How did my research into growing my community of practice go?

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The Brief

This assignment was designed to help me to build knowledge and contacts in a certain field, as well as building expertise, while also building your reputation.

It uses the term ‘communities of practice’ to indicate groups of individuals whose knowledge, contacts and expertise will be vital to my work as a journalist.

The following is a brief overview of the work I carried out for this assignment.

One of my interviewees requested anonymity, so his interview cannot be made public. Another interaction is a personal direct message which the other party would not expect to see published in any form. Both the interview and the message are missing from this blog.

The Communities

My recent past is in the travel industry. Before I started this assignment my goal was to work for one of the three B2B travel magazines I have built a relationship with.

When I started this assignment I was going to use the research to build up my reputation with these magazines. I started by investigating a part of travel where I have very little in the way of connections, this is the airport protest community.

I listed current groups in a blog, some of which I contacted for an interview. Only one group came back, and that was the Aviation Environment Federation.

The interview can be heard here

This lack of response was frustrating at first, however it led me to take another look at my goal for this assignment. If I stuck with travel I wouldn’t really advance my community of practice. Nor would I learn much in the way of new skills.

The following is my journey; what I discovered, what I had forgotten, and what I would do differently when approaching new groups.

However, I still have a weekly travel show to produce so the travel industry did feature in my research a little.

Where to start

Networking can be offline or online. I was going to look into both, with more emphasis on offline networking. I prefer to meet people face-to-face.

So I looked at finding groups that would be useful in starting my new community.

My sources were:

LinkedIn

I have been a member of LinkedIn since 2005, and I have over 1,400 connections. I’ve no idea who 1,200 of them are.

I started my membership as a means to advertise my former business to as many people as possible for free.

That was it. It is an example of very poor community of practice.

Yes, I am connected to hundreds of people from different disciplines and industries, but it isn’t a community. It is a directory.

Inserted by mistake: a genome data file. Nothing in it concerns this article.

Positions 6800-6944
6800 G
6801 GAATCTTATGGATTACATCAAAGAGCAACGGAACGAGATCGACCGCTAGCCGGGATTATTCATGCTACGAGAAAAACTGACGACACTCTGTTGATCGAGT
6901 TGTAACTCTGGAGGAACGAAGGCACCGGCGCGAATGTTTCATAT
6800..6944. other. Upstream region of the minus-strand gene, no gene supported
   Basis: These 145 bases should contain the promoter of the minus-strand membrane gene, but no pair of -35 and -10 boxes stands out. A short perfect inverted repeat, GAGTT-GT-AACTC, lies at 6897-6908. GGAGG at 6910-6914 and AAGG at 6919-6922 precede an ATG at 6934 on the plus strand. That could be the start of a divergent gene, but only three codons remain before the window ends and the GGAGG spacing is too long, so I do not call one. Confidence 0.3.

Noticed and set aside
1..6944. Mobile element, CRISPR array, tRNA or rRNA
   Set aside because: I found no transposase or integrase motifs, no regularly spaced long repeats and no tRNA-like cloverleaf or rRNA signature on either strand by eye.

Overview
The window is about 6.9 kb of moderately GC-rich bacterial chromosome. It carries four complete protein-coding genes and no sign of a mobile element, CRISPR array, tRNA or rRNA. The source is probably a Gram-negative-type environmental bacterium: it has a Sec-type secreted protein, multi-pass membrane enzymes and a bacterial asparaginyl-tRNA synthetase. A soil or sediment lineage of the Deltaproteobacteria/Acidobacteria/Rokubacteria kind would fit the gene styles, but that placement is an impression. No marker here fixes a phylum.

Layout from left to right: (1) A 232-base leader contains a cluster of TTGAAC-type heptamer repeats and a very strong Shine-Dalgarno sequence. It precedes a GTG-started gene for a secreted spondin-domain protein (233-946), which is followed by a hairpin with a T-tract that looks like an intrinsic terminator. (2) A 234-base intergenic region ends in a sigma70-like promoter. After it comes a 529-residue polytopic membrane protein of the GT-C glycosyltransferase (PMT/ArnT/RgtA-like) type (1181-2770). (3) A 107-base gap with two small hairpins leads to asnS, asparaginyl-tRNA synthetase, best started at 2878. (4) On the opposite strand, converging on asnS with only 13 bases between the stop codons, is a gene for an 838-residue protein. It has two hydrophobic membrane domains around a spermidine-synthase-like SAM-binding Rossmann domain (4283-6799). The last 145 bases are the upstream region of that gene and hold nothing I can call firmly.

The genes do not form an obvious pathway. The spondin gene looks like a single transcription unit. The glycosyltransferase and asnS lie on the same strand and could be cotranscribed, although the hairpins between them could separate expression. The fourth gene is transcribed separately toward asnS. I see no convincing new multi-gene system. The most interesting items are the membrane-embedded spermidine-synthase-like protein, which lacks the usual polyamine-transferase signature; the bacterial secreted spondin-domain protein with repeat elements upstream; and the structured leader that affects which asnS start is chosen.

My focus for the assignment was to be to join new journalism groups to discover what these communities were talking about.

I applied to join:

I was only accepted as a member by Hack Journalism and Online reporters and editors. Which was disappointing, but probably all my past activity on this medium warranted.

Positives
I was able to share some information (listed in Appendix 11) with part of my journalism community I had forgotten to include at the start of my investigation – my fellow students at BCU.

Negatives
I didn’t join in with any discussions as there wasn’t much in the way of real activity in these two groups.

Facebook

This is my main networking tool. I signed up back in 2007. I have 275 friends, over half I do know and around 70-80 with whom I have regular contact. Some are old friends; others are business owners I met while business networking. The remaining are others are people I have met somewhere or somehow.

Before this assignment I was already a slightly active member of a couple of travel industry groups and I follow two community groups for my village.For the assignment I joined:

Positives
I was asked to be a moderator for the travel group.
I did contribute something to a new group, as well as to an existing group.
Negatives
I’m not really a freelance journalist, so a lot of the chat in this group wasn’t relevant to me.
A lot of the posts were ‘I’ve seen this and I’m sharing it’. Yes, I do realise that I did exactly the same thing on the MA Journalism Slack team.

Meetup

This was my main focus. The groups I joined gave me the opportunity to learn something while meeting people.

There are a couple of negatives with Meetup groups:

  • Most are monthly – this makes building a relationship with new people harder
  • Location – there isn’t a lot of interesting options in the Bedford/Milton Keynes area.

While travelling to London isn’t a problem, it is if I have work the next day (I’m up at 3am), which meant that this also reduced the number of meetings I attended for this assignment.

I joined the following groups:

  • MK.js
  • Journocoders
  • data+visual London
  • Hacks/Hackers London
  • London Open Data Missions
  • The Art of Smartphone Filmmaking – London Meetup
  • GoCode Academy – Milton Keynes Beginners Coding Meetup
  • Digital Hustlers Hub Luton
  • Bedfordshire WordPress Meetup
  • MojoMeetupLDN – Mobile Content Storytellers